Control of hyperglycemia to prevent or delay the onset of vascular complications is a fundamental goal of diabetes care. Intensive treatment is limited, however, by risk of hypoglycemia, a common and potentially hazardous metabolic complication of glucose-lowering treatment. Traditionally, this risk was considered unavoidable during treatment but new models of care focus on improving the safety of treatment while optimizing glycemic control. To monitor for safety and foster better care, work is needed to develop standardized methods and strategies for performance evaluation. The proposed research employs multiple methodologies to address the issue of hypoglycemia and improved safety of diabetes treatment. For identification of the condition in the Veteran patient population with diabetes, we propose to analyze national VA and non-VA structured data and claims, measure patient-reported experience through patient surveys collected from stratified random samples of patients, and develop accurate and efficient natural language processing (NLP) tools to search documentation in the medical records for evidence of hypoglycemia. This will include development of a valid case-finding algorithm. These measures will be combined and compared to obtain a unique and comprehensive evaluation of the condition in the patient population and to provide practical information on the accuracy and completeness of various methods. Patients with identified hypoglycemia will be followed forward to evaluate the risks of subsequent adverse outcomes associated with the condition, including repeat hypoglycemia, preventable hospitalizations, and death. We will combine all available and relevant information and model hypoglycemia to identify predictors in the sample of patients who completed the survey and in the whole VA diabetes population, limiting candidate predictors to factors available from structured medical data or from NLP extractions. We will identify those factors obtained from surveys or NLP extraction that add substantially to the predictive models. These models will inform the process of developing parsimonious predictive algorithms for the whole population and in relevant subgroups. Risk algorithms will include branching to classify patients by contextual factors that are useful in guiding clinical management. The best practical algorithms will be implemented in an integrated system for near real-time hypoglycemia case finding and assignment of diabetes patients by predicted hypoglycemia risks. This work will generate methods and tools for monitoring population health and safety among Veterans with diabetes and for improving care to reduce risks. The near real-time hypoglycemia case-finding and risk assignment system will be available for use by operations and research as it is implemented. This work could form the basis for new measures of care quality, providing technologies for risk adjustment, facility and provider profiling, and practice evaluations. It could be used in generating clinical alerts or as a point of care decision aid, suggesting approaches for tailored risk reduction. Ultimately, it would improve monitoring of population health and safety among Veterans and should facilitate precision medicine in diabetes care, with the emergence of optimal, tailored, and patient centered approaches for managing diabetes.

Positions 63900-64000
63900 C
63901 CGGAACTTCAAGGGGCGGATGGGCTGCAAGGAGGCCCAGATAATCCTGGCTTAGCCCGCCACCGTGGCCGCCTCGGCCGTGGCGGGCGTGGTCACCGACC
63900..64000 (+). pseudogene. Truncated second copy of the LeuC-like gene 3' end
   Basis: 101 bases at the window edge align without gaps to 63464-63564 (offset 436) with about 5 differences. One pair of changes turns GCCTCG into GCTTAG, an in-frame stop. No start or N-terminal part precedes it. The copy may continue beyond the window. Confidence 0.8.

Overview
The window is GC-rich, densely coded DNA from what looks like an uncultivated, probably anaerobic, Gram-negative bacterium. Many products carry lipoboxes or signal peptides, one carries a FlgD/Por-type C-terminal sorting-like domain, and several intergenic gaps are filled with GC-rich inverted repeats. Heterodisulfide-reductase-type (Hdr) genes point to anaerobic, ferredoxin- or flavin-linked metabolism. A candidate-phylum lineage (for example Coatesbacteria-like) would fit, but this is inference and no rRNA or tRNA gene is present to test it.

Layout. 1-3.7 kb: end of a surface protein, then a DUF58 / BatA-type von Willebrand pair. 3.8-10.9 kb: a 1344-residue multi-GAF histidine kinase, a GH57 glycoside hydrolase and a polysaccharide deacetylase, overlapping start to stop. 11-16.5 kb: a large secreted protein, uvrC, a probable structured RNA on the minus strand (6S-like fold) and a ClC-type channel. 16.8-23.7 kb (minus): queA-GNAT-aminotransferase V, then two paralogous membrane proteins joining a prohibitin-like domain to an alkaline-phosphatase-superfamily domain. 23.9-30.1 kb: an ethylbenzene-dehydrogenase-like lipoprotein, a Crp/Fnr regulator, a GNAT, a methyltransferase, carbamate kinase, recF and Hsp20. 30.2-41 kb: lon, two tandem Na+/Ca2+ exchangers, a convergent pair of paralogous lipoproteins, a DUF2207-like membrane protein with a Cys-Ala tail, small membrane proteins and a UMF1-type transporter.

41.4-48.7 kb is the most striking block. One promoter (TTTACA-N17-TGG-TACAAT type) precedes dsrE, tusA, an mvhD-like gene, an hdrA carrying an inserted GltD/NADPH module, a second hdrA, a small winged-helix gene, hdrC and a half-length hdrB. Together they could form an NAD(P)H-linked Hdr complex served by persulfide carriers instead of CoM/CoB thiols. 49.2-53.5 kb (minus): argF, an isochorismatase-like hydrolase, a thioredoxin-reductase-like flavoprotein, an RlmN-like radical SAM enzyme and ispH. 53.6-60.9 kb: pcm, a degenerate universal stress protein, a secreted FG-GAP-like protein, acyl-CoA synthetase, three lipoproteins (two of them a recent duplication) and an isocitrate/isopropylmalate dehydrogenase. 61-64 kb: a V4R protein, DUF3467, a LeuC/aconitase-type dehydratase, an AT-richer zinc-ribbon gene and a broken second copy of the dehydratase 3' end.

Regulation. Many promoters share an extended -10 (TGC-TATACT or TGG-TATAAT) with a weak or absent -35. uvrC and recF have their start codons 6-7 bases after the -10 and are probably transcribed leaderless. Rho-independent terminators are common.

Fundamental to diabetes treatment is the control blood sugar to delay the onset of complications such as eye and kidney problems. Effective treatment may be limited by concern over hypoglycemia (low blood sugar), a common and potentially hazardous side effect. To monitor for this side effect and improve the safety of care for Veterans with diabetes, this study will identify patients with hypoglycemia using patient surveys and searches of text in medical records for notation by clinicians. Other information will be collected in surveys and from the electronic health record and used in predicting which patients will have hypoglycemia. The best set of predictors will be used in assigning risks to diabetes patients. The new methods for finding hypoglycemia and identifying those diabetes patients at high risk will be applied in a national automated system for use in monitoring patient safety and improving care to reduce risks.